Party time to share good news

PC Chris Clarke and community cadets at the police gala event
PC Chris Clarke and community cadets at the police gala event
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POLICE threw a party for locals as a way of keeping them in touch with crime-cracking activities.

The local Neighbourhood Policing Team staged its first gala event for communities across Lowton, Golborne and Leigh.

Its aim was to inform the public about the work police have been doing with partner agencies to tackle crime and anti-social behaviour, and the successes that have been achieved.

Those attending were told about how dispersal orders enforced across the borough in recent months have helped to reduce anti-social behaviour, and how Operation Goshawk has been successful in targeting the most active criminals in Leigh, Lowton and Golborne.

This operation has been instrumental in reducing vehicle crime, burglary and drug-related offences, and has resulted in more than 80 arrests since it was launched in October 2011.

Goshawk has also led to a massive increase in intelligence provided by communities, which has helped police to build a more detailed picture of offending habits and to target criminals more pro-actively.

Entertainment during the course of the evening was provided by the Westleigh High School Soul Band.

Supt Andrea Jones of Wigan Police said: “We received some very positive feedback after this event, with many people saying how informative they found the presentations on the work being done by partner agencies.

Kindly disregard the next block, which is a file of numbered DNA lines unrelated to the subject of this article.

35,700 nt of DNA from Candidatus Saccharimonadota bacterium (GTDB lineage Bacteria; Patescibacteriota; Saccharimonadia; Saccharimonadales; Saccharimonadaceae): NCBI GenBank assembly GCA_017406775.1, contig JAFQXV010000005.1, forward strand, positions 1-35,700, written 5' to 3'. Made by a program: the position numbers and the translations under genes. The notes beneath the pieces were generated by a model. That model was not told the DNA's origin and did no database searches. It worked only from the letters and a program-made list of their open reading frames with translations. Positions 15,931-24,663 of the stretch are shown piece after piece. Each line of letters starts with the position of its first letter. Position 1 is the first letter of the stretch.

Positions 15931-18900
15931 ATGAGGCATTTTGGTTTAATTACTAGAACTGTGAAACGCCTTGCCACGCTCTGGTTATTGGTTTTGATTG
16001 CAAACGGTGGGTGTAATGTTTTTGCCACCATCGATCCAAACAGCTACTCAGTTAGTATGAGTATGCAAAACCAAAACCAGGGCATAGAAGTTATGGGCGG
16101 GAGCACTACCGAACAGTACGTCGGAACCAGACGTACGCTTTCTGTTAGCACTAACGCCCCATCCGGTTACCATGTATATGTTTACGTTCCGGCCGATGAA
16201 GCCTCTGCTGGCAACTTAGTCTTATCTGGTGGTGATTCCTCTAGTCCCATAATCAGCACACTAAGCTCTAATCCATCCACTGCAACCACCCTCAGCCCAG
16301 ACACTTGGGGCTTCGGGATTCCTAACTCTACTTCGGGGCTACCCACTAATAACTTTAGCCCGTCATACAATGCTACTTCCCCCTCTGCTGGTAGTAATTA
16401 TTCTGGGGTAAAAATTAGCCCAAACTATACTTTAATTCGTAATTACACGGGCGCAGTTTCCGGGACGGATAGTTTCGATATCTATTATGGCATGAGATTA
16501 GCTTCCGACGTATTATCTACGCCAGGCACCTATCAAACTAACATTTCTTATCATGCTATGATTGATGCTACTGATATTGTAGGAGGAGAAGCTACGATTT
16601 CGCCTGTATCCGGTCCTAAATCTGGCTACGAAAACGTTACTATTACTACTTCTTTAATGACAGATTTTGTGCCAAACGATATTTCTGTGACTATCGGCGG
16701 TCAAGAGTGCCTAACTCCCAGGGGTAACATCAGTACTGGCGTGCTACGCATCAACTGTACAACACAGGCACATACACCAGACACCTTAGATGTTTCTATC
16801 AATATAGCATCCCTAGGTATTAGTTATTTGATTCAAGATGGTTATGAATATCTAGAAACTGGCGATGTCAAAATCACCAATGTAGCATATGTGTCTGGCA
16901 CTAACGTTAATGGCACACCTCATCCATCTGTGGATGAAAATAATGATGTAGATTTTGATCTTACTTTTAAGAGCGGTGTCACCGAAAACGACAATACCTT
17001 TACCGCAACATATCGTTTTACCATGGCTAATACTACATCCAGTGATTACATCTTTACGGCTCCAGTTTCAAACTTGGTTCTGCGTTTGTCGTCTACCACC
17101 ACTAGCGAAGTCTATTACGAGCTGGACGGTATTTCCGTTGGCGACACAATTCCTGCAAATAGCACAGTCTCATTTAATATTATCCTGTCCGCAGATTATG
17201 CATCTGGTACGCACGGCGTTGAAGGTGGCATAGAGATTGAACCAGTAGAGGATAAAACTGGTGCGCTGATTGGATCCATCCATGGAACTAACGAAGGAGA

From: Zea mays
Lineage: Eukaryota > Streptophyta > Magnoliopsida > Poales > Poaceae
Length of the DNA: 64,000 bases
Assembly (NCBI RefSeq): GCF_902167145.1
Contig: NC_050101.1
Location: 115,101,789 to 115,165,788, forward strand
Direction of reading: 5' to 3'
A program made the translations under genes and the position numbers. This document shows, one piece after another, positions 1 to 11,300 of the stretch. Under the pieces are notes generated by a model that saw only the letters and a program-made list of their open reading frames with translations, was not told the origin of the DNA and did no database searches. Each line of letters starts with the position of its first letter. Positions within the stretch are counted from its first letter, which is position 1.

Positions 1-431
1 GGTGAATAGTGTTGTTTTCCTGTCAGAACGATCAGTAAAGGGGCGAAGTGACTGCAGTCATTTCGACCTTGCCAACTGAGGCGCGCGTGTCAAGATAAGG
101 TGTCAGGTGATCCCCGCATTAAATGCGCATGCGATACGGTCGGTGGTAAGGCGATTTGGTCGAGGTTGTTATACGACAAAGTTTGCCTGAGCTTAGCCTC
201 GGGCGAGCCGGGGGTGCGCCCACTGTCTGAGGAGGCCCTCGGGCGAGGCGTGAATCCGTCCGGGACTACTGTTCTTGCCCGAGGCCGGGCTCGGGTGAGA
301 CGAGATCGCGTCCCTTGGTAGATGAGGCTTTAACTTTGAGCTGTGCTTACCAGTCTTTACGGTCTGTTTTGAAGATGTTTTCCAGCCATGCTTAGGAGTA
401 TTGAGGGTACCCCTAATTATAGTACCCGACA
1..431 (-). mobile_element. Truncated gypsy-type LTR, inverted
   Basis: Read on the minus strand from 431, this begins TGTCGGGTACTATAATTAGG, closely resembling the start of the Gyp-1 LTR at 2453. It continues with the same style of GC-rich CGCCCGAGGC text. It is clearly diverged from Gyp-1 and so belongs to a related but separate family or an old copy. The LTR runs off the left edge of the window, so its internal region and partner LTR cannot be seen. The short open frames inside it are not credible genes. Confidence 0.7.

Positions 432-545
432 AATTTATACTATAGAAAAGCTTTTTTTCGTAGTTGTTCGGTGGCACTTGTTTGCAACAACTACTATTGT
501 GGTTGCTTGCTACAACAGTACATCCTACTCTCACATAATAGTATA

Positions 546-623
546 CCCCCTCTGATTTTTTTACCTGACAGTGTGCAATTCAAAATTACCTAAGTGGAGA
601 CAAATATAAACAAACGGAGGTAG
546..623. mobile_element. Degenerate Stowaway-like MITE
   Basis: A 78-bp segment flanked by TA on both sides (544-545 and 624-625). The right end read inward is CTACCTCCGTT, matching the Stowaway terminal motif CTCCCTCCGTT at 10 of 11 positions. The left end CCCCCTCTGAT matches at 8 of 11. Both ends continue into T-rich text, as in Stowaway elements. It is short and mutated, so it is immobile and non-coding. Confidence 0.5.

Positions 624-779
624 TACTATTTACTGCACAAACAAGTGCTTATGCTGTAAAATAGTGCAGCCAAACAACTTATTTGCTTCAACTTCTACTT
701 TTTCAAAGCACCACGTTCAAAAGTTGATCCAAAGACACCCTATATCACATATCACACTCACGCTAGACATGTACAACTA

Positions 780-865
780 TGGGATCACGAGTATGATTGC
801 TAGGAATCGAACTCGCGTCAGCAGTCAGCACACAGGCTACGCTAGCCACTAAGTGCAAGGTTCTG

“Guests were greeted on the night by community cadets and police community support officers who patrol their neighbourhoods. Both groups gave good accounts of themselves by handing out information leaflets, mingling with guests and guiding people to their seats and the refreshments on offer.

“The band was excellent too, and I’m confident that we will run more of these events in future, as they are a great way for agencies to inform the public about all the work that’s being done to build safer and healthier communities.”

Graham Doubleday, who is team leader for Wigan Council’s Restorative Solutions Team, said: “This was an ideal opportunity to showcase some of our pioneering work with young offenders. Since 2005/06 we’ve seen a 78 per cent reduction in the number of first time entrants, and we’ve achieved a 33 per cent reduction this year alone compared to last year’s fantastic reductions.

“We have achieved these reductions year on year through the effective targeting and deployment of early intervention and prevention initiatives across the borough.

“One of the most effective measures has been the use of Restorative Justice, which encourages the young person to take responsibility for their offending behaviour.

“Not only does this have the advantage of reassuring victims, and the local community, that youth crime is being taken seriously and that young people are showing remorse for their actions, it also gives young people a chance to learn new skills and develop self esteem, and allows them to reintegrate back into the community.”